Welcome home, Founder Islamabad Metblog Asma Mirza
Let’s have a reunion someday :)
Welcome home, Founder Islamabad Metblog Asma Mirza
Let’s have a reunion someday :)
The clock is ticking and TedxNUST is happening in around 17.5 hours.
Pleaces to remember are :-
#TEDxNUST on twitter
Also, do keep on coming back to Islamabad metblogs for our take on this..
Here I am again in that waiting area I posted a guess post some time back. For those who are still guessing, this is the Daewoo Rawalpindi bus terminal’s new waiting area, which is usually empty except for a couple of eunuchs lying on those comfy metal chairs here and there. No I’m just kidding, eunuchs don’t hang-out in bus terminal waiting areas, they have a more visible presence in crowded areas like the Jinnah Super, where they walk around in a small group, scaring off all the shurafaa with their suggestive advances towards the innocent citizens’ nether regions. The sleeping people in the terminal are the ones who probably have a long wait before they board the bus, or who have no where else to go, and for the latter there is always a couple of hi-fi security cameras scanning the entire breadth of the room, alerting the local security personnel about suspicious sleeping people, who are probably dreaming about a better Pakistan or their latest electricity bill.
The new addition in this lovely waiting room is that lovely red partition on the other side. Behind this partition are a few people who are not fasting for some reason… which could be health related, spiritual reasons, or for no reason at all. Before this underground waiting area was made, the partition was created in the main waiting area above. I have never actually seen anyone walk into our out of this partition… or maybe they crawl under it to avoid the disgrace of being considered a khoja.
For some reason I find this a bit disturbing. We continue to create divisions amongst ourselves, repeatedly ignoring the essential element of tolerance for others spiritual inclinations. If you’re foolish enough to go to the public toilet here, or in any other public area, you’ll see food garbage lying around the filthy eastern toilets… a half eaten banana, a cup of tea with a wet teabag inside, slice of pizza… and all this lying around the usual artifacts like syringes and other unmentionables. Just imagine for a while; an old man with some physical problem quietly walks into the public toilet, locks the door, pulls out a sandwich from his pocket, and takes a quick few bites while standing over the welcoming hole below. How do you feel? (By the way, I suggest you keep a hand sanitizer in your bag if you’re a wuss like me).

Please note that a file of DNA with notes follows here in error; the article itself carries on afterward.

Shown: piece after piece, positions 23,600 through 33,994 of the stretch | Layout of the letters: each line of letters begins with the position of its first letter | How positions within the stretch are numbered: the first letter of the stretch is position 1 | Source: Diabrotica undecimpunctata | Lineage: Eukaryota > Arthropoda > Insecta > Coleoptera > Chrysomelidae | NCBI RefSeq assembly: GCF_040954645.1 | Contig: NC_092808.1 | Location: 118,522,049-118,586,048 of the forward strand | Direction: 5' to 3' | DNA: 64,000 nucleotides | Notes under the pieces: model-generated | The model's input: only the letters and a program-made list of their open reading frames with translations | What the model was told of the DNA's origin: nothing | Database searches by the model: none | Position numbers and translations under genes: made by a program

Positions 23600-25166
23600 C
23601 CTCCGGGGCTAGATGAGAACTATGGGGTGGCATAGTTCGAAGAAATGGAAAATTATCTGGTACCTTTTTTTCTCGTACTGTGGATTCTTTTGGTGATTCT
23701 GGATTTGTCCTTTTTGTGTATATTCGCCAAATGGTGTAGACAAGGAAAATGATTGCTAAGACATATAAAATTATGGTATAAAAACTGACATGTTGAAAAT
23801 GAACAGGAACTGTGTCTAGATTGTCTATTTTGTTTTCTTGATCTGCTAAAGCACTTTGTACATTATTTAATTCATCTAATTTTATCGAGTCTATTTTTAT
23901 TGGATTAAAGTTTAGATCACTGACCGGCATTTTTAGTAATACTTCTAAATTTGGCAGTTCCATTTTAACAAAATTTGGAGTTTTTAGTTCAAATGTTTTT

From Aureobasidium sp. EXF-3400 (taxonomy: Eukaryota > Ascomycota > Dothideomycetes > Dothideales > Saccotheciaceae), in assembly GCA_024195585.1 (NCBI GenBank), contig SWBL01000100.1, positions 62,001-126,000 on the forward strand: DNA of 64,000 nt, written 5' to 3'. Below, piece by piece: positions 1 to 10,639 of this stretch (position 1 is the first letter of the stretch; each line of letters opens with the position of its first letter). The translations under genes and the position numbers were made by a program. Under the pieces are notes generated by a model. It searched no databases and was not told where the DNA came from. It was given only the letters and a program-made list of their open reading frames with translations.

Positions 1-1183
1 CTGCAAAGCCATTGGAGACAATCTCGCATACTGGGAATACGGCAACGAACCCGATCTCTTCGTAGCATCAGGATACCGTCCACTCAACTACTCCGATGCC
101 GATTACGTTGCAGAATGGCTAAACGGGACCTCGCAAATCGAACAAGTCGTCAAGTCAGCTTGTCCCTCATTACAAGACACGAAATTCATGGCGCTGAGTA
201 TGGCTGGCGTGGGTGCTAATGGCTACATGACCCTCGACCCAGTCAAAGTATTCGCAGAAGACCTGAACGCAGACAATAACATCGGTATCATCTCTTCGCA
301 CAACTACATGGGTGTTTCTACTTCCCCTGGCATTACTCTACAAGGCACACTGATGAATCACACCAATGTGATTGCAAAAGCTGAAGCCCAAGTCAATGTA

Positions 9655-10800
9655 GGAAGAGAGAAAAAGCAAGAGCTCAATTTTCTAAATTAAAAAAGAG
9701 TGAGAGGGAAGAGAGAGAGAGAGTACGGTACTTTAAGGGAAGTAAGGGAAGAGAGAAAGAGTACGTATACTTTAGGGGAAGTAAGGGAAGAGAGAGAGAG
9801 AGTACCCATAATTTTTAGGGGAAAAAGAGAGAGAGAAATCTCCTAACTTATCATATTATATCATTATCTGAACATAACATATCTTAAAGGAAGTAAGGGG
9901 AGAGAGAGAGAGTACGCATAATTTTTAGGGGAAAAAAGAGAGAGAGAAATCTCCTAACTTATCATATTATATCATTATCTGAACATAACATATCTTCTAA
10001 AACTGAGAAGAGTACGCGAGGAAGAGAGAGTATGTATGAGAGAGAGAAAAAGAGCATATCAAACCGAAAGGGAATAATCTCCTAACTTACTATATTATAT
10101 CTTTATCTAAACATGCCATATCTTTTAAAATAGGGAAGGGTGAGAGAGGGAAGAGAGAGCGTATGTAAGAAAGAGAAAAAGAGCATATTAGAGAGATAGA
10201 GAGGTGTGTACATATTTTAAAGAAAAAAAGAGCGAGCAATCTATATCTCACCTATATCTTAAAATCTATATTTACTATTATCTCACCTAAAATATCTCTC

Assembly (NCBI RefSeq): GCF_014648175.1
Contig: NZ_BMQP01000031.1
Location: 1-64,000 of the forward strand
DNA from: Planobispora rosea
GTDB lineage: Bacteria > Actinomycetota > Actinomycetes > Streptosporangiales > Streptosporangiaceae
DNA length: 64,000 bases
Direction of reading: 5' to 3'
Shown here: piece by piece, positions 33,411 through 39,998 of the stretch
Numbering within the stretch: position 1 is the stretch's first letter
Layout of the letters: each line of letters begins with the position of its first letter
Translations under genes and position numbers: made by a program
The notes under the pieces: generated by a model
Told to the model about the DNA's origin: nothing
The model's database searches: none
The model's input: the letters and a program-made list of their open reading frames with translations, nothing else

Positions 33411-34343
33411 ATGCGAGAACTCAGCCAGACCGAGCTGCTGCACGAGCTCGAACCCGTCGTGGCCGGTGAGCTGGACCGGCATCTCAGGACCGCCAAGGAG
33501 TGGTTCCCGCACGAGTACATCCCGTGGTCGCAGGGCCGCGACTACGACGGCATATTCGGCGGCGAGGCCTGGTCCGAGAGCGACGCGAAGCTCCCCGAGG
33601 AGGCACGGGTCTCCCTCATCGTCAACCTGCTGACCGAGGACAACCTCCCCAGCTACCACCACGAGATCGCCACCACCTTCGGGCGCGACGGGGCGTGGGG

Before I took this picture, I was at the counter waiting to buy my ticket, when a person much older than me sporting a beard and a skull cap rushes ahead, buys his ticket from the counter and walks away. Then another red cheeked zombie from the north comes up, points at the lady at the counter and exclaims in pushto that she should be covering her head in the holy month of Ramadan. I thought that he should be covering his mouth in the holy month of Ramadan! You see, it is that easy to be immoral in this country. If someone complains, just give a little smirk and walk away! Besides, the place is too crowded for a brawl since you’d be pulled out of it for assaulting a bearded man with a skull cap, plus who really has the time (or patience) nowadays to take these matters in their own hands. All we can do is… well… whine and complain.
So where do we get this time and patience from? The more we wait, the more the partitions, separations, divisions solidify themselves, and their supporters get bolder and bolder, eventually crossing the lines of morality and human respect in order to establish their own system of social governance based on a mutilated religious or religio-political concept. What we need is something more powerful than the current system, something that would be in the control of the people, yet it would not let the people control each other in a manner which violates human rights and freedom of expression.
What we need is a nice little place which serves the best halwa poori, alu bhujya and siri paey in town. Oh YES baby. We need to fill our tummies in this holy month and make sure we absorb all the lovely cholestrol. Because that is the only way out of this mess… affordable, legal, nutritious, delicious intoxication.
Ramadan Mubarik everyone!
Created using www.wordle.net. I’m not entirely sure how this is generated, but it does look like a typical Pakistani blog wordle with the words ‘amreeka’ and ‘molvi’ so prominent (and close!).